The principal motive for the DIEDC and MIFA meeting was to discuss the development of Islamic finance in Malta. Essentially, it was to discuss the main beneficial outcomes that Malta managed to gain, the shortages to this implementation as well as what can be done to ameliorate the manner in which Islamic finance in Malta operates.
In my introduction speech, I asserted that both the previous and current governments in Malta have expressed the political will to take Islamic finance matters forward. Nonetheless, I mentioned that in Malta there is a need to analyze some stragetic points that were missed throught the exertion of this whole process in Malta’s plan of action.
Throughout the meeting, prominence was given to the fact that Malta has the ability to serve as Europe’s bridge to Arab countries and cultures and economies from North Africa. Therefore, Malta has the opportunity to be the hub of Islamic finance for Europe.
Dr Christopher Buttigieg, a director at the Malta Financial Services Authority, affirmed that the government had declared around July 2017 that it had the vision of making Malta a blockchain island. As a result, a number of companies started to operate in Malta. As a consequence, there was the need to have a regulatory framework that deals with crypto assets which in fact Malta enacted in November 2018.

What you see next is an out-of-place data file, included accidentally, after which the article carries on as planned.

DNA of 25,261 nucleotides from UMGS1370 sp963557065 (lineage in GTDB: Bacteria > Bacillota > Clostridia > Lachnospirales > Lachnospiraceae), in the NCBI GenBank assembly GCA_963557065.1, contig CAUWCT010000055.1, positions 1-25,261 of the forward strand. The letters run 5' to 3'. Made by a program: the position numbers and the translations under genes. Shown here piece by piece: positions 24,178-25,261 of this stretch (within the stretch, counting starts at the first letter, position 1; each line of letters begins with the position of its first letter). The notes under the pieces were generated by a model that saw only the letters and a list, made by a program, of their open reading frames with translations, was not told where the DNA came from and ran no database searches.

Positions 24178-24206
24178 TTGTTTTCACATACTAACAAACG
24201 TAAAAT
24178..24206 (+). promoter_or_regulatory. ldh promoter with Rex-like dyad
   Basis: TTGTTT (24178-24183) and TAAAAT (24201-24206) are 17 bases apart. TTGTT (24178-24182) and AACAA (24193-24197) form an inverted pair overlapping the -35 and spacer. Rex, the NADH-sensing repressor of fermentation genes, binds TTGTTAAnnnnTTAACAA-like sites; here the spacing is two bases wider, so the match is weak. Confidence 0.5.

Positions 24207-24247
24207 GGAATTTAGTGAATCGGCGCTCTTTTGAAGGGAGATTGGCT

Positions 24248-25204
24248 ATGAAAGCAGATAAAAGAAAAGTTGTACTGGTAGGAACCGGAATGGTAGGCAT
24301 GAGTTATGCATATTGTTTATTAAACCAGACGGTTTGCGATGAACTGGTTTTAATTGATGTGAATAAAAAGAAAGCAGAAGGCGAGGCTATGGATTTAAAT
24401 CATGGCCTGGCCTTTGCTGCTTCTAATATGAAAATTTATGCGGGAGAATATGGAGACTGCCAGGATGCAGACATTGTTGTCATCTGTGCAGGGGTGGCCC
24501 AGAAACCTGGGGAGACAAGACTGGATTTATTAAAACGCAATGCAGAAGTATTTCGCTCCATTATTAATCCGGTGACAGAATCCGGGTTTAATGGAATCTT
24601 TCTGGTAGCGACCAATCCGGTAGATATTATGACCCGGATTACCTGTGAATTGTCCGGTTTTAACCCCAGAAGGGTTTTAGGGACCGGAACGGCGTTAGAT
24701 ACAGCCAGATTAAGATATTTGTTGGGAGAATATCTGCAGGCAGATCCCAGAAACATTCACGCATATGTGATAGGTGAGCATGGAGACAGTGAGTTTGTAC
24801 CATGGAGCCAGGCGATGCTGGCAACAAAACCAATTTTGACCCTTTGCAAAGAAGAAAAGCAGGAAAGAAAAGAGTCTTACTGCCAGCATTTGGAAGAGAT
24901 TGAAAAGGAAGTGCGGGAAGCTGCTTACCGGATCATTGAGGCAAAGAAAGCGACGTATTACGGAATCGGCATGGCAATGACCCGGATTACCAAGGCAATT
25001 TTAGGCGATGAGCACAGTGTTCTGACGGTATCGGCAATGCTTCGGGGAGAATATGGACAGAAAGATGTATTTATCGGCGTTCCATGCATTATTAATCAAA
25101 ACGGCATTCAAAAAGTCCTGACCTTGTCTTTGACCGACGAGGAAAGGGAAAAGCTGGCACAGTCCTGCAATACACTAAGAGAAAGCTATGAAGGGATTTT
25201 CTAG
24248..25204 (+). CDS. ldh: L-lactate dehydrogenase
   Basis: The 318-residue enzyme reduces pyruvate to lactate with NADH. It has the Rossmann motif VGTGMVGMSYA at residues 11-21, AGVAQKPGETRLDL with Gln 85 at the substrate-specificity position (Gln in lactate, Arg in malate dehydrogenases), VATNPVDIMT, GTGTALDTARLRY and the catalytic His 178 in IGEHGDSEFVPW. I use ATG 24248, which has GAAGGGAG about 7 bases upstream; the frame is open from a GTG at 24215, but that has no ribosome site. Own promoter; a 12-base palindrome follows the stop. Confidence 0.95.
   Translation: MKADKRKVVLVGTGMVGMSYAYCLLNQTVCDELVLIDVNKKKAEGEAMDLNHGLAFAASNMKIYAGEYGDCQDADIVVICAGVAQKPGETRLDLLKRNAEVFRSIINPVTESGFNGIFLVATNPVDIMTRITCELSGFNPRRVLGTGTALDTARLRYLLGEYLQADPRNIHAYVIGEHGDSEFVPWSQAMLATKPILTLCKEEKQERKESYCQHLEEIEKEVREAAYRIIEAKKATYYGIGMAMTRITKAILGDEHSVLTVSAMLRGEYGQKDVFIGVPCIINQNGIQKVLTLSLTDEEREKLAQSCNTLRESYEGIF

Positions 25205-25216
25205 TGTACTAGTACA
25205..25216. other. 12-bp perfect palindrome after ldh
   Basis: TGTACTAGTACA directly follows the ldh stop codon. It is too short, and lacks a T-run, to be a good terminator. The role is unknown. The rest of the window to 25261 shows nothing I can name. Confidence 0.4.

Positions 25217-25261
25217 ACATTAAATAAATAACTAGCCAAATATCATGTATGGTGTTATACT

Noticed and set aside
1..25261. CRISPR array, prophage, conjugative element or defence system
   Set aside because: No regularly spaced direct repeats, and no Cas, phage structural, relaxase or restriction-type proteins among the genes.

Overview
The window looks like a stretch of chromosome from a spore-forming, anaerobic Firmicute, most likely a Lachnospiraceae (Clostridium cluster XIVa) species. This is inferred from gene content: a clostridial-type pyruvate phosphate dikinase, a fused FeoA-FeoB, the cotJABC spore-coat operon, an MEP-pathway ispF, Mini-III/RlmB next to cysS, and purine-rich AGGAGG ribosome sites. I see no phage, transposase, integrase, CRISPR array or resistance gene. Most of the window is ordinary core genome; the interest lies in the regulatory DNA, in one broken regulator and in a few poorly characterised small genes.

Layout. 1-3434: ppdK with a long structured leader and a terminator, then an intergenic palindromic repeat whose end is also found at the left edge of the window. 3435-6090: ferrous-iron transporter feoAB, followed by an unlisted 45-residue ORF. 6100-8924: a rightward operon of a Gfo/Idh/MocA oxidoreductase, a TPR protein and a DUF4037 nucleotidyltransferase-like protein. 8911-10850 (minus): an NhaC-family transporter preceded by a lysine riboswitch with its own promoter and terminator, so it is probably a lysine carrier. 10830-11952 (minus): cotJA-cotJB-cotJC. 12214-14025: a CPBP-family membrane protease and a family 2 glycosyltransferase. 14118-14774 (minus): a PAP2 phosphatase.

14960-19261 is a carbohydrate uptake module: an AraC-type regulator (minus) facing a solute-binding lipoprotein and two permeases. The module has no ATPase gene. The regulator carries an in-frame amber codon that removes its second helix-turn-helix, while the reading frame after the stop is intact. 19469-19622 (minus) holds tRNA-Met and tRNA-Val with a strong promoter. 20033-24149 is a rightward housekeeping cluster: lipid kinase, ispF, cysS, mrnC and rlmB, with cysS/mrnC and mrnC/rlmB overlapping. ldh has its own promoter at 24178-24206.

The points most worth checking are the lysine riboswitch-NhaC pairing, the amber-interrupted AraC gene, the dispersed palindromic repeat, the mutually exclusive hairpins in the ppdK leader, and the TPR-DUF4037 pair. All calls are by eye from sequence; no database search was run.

In Islamic finance, there is an alignment with the blockchain space. When it comes to Islamic banking, the foundational concept is how the future of banking will more or less follow the Islamic banking model, claimed financial consultant Chris Vassallo.
Cliff Pace, from the Malta Stock Exchange Institute at the Malta Stock Exchange, spoke on the process behind the initiation for the creation of the Islamic Equity Index. Initially, there was one equity index which covered all indices and the other one was the Islamic Finance Equity Index which convered eight instruments. These eight instruments were identified as a reasonable number to start the Islamic Equity Index operating. In reality, after a year, the exchange had not received any concrete applications to have a listing on the exchange. According to Pace, this process had to be part of a strategy with other entities that would also execute a number of initiatives.
The meeting was adjourned with the plan to discuss a national framework for Malta with respect to Islamic finance.
This article was first published in Islamic Finance news Volume 16 Issue 17 dated the 1st May 2019.